The walk back to our apartment was lovely and took us through some cool neighborhoods which would have been fun to explore with more time. We took a break at our apartment until we got hungrier. Finally after 11pm we headed out the door for dinner. We were finally living on a Spanish schedule. The streets were the most alive we had seen during our stay. I’m not sure if it was the late hour or because it was Thursday. Stores on our street which had been closed every time we walked past were finally open. We headed to Bodega de la Ardosa. Ardosa isn’t the secret it used to be, and even the ‘hidden’ backroom (accessed by crawling under the bar) was crowded. We managed to get two standing places along the bar. Drinks were cheap and we paired them with several canapes (even smaller plates than tapas). Most of the food we ordered was anchovies on toast with various other toppings. We also tried the gazpacho, herring, and tortilla (a Spanish omelet).
Quick Guide to Madrid
- Free walking tour – Most of the sites in Madrid are beautiful architectural treasures which can be enjoyed by walking. A walking tour will make sure you see the most popular attractions while providing some history and local insight.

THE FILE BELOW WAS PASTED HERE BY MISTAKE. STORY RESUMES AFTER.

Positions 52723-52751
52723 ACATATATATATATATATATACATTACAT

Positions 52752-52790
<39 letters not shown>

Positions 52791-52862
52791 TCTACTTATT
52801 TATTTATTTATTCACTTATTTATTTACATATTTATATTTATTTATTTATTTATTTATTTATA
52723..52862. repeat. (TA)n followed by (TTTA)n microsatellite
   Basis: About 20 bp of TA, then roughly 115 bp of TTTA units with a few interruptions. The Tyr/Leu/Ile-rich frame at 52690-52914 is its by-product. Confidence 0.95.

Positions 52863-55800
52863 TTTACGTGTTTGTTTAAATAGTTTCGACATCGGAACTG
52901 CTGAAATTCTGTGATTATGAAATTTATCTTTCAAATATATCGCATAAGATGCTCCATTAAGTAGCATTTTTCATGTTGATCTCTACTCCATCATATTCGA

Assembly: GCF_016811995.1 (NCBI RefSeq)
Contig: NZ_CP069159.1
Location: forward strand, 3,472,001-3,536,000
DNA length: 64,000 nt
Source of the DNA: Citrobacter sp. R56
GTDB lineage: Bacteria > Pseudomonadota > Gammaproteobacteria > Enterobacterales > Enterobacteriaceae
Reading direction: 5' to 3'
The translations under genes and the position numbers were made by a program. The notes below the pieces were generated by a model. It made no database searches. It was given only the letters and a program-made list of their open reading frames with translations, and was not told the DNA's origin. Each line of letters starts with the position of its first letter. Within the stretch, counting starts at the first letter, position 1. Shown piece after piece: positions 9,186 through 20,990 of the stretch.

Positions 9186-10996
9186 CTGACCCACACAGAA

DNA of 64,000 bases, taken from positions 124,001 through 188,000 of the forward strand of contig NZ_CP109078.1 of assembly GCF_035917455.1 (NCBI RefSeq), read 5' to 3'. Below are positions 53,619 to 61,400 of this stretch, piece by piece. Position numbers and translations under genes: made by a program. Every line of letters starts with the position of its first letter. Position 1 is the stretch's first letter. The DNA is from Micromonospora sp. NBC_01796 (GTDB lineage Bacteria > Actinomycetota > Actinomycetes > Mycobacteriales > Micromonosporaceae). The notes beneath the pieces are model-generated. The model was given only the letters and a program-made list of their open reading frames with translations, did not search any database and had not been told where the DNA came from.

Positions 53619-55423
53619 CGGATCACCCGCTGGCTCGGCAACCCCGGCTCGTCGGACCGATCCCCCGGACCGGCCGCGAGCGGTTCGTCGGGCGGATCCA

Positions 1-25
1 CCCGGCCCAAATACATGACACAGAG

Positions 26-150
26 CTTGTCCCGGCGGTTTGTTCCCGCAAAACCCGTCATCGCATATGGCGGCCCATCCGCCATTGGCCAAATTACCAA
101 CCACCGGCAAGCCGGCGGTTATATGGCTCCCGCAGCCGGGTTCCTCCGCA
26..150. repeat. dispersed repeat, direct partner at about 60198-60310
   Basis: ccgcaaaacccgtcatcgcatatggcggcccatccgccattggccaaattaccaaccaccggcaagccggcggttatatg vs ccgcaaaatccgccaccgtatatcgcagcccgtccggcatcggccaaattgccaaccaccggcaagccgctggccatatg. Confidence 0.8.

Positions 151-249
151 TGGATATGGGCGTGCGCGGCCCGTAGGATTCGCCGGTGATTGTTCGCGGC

- Mercado San Miguel – For a taste of fresh Spanish food, this market is lovely. Choose from tapas, seafood, or ham cut fresh in front of you.
- Free museums – Madrid is full of museums with free public hours. The most popular is the Museo del Prado, considered the finest collections of European art, which is free after 6pm (go early because there will be a line). The Museo Nacional Centro de Arte Reina Sofia, the modern art museum, opens free to the public at 7pm. The bullfighting museum and the Museo Arqueologico also have free hours.
- Mueso del Jamon – This Madrid chain serves terrific Spanish ham in a wide array of dishes.
- Casa9 – This modern restaurant offers a nightly price fix menu including an appetizer, main dish, dessert, drink, water, and coffee. However, there is no ala carte ordering.
- Gastromaquia – A bit pricier than some of the other tapas restaurants we’d eaten at, but it was good with inventive dishes.
- El Tigre – Authentic tapas are served free when drinks are purchased. Its a fun atmosphere, but when the food is free, you get what you pay for.
- Bodego de la Ardosa – Ardosa isn’t the secret it used to be, and even the ‘hidden’ backroom (accessed by crawling under the bar) was crowded. We managed to get two standing places along the bar. Drinks were cheap and we paired them with several canapes (even smaller plates than tapas).
- Taberna la Alhambra – Traditional food, large portions.
- Google Maps – The public transportation option on google maps was well informed in Madrid.
- Transportation – Madrid has a local metro system, although many of the main sights are walkable from the city center. The metro tickets were typically €2 or less per ride and the ticket machines has English on them.
- Wine – Enjoy the Spanish wines in Madrid, they are cheap.
- Yelp – We found that the popular restaurant application yelp worked very well in Madrid.